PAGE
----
Gearing Up for Battle Republicans Divided over How to Run against Obama

As the Republicans prepare to face Barack Obama as the likely Democratic candidate in the presidential election, they are already gearing up to apply their traditional tactics. John McCain appears to be uneasy about smear campaigns, but others could use exaggeration and even slander to defeat Obama.

By and Gabor Steingart


The US presidential election is down to three candidates. But if Barack Obama wins the Texas and Ohio primaries, he will likely bag the Democratic nomination -- pitting him against John McCain in the White House race.
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The US presidential election is down to three candidates. But if Barack Obama wins the Texas and Ohio primaries, he will likely bag the Democratic nomination -- pitting him against John McCain in the White House race.

Barack Obama knows how to get his audiences going. He consistently uses a handful of powerful words to good effect, words like "hope" and "change." He has also taken to mentioning the name Karl Rove.

"George W. Bush is no longer on the ballot in November," Obama tells 2,000 supporters at a rally in Corpus Christi, Texas. The crowd roars, as if someone had pressed an invisible button, and as if Obama were telling his listeners something they didn't already know.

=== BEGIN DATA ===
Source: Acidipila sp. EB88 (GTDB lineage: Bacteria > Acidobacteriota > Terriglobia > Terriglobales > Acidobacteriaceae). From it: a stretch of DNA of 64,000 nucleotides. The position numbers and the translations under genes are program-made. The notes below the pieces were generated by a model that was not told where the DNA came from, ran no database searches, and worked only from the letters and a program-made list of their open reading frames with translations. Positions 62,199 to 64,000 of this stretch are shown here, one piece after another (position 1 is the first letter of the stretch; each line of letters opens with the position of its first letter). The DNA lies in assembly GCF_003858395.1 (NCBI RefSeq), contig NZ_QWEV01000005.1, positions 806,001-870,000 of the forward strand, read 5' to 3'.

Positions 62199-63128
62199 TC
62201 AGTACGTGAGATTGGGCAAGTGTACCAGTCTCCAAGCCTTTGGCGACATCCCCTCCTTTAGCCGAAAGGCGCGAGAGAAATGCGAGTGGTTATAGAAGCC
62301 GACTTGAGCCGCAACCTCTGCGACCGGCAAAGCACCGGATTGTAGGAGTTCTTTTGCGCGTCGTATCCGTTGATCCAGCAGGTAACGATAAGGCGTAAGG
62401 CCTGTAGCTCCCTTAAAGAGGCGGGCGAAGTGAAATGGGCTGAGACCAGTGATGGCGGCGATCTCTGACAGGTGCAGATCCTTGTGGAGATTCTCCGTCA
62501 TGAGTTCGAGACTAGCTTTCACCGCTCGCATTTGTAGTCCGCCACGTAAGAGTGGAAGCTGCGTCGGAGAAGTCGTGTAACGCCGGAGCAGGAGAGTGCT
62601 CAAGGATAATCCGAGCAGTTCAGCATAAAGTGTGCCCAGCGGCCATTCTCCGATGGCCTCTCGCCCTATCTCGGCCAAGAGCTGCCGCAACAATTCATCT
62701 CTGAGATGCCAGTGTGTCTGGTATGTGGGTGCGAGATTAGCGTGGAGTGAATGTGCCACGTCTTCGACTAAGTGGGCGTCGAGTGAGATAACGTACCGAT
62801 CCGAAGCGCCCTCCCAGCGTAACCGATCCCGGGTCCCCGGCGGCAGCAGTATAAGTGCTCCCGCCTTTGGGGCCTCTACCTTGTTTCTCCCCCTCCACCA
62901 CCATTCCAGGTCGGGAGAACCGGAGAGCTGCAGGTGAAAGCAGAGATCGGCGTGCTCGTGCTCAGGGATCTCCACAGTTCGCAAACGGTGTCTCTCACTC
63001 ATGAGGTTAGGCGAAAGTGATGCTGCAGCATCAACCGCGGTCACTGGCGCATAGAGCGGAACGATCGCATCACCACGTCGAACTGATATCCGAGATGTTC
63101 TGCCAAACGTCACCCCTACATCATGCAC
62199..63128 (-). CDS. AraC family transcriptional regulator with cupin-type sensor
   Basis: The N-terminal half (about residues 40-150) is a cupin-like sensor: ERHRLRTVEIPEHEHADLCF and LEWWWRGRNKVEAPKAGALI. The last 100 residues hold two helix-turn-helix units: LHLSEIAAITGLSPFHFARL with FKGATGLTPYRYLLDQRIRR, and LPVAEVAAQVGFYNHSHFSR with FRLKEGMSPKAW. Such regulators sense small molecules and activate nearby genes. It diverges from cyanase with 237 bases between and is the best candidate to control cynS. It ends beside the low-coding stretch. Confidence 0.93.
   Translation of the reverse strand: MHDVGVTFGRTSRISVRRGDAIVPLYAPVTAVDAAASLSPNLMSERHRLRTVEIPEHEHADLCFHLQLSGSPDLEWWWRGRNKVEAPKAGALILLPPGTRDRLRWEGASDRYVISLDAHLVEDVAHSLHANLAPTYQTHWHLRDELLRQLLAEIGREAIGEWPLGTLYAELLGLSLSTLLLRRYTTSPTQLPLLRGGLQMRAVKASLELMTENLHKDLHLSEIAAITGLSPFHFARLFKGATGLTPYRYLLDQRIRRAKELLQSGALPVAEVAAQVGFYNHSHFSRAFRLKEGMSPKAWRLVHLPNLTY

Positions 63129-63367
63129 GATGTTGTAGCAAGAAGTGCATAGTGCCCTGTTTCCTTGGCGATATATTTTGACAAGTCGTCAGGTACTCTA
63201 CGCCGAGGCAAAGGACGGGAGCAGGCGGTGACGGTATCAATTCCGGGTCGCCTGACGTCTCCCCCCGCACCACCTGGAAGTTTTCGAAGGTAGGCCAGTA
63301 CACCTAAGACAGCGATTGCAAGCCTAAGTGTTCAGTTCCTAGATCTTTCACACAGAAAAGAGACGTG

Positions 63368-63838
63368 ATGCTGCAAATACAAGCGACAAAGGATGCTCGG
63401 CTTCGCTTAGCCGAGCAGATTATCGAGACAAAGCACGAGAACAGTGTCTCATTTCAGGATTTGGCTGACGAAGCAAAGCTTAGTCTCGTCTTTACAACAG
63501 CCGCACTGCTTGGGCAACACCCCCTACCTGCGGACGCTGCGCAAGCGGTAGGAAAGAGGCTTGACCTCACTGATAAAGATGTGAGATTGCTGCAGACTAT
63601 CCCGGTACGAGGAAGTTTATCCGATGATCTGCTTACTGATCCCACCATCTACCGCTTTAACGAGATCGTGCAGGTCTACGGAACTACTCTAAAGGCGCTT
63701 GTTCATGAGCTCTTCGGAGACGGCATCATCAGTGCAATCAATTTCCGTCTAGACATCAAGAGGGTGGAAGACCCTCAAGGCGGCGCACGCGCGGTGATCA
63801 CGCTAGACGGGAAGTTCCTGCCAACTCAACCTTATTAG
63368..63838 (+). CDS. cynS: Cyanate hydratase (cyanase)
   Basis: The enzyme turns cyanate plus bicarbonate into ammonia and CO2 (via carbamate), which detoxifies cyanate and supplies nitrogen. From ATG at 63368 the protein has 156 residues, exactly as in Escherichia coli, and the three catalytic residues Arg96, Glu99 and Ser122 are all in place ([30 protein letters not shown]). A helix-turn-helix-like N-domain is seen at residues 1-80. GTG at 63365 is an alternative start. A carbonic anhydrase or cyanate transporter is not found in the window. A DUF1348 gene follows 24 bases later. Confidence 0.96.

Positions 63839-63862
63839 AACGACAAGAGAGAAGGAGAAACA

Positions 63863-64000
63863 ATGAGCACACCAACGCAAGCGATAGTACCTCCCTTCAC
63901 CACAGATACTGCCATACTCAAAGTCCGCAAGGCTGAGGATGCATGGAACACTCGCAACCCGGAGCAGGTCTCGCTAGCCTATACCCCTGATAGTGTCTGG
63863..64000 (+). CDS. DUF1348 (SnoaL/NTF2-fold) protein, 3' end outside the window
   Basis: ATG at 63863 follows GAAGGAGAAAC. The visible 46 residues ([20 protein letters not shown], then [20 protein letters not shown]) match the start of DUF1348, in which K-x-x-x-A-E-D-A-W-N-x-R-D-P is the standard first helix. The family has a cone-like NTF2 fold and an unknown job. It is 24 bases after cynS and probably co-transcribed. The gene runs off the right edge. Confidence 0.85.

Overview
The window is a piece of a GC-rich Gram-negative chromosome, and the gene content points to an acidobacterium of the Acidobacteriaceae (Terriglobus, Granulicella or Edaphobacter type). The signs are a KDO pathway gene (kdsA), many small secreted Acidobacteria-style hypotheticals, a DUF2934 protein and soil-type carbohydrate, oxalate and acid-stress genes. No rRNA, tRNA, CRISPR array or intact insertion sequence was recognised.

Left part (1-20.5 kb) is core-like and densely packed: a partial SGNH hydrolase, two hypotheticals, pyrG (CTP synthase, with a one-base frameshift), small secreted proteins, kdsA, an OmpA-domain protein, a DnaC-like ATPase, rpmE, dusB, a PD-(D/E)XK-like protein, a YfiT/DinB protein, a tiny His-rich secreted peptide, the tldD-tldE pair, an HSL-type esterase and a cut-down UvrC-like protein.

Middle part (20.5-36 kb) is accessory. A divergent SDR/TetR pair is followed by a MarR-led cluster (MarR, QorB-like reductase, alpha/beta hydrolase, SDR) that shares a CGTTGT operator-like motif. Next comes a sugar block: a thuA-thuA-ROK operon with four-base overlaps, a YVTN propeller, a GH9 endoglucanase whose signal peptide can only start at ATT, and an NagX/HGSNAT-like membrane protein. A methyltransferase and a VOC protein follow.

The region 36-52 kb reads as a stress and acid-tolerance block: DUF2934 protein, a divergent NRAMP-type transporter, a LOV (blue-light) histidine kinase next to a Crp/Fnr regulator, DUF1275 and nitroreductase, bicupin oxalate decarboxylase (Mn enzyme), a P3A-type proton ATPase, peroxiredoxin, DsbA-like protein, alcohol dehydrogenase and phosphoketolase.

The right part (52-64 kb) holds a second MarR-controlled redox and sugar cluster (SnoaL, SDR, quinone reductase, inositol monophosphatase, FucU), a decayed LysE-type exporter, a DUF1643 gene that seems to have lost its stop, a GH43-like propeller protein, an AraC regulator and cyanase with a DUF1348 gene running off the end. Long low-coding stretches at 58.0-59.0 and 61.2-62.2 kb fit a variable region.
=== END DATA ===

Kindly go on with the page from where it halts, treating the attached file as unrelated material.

Obama also knows that he can up the ante and generate even more applause by mentioning another name. And if that's the case, he says, we're also finished with Karl Rove and his tactics. The crowd is ecstatic.

Karl Rove was the strategic genius behind President Bush, which, for many Democrats, makes him the sinister mastermind of a dying era. His name is synonymous with ideological civil war, perfidious treatment of political adversaries and the unscrupulous use of age-old animosities to play off groups against one another in a country with as much ethnic diversity as the United States. It is a proven strategy, and one that still seems to work in election campaigns today.

Obama's and his supporters' glee over Rove's departure could be premature. Rove has been surprisingly active in the past few weeks.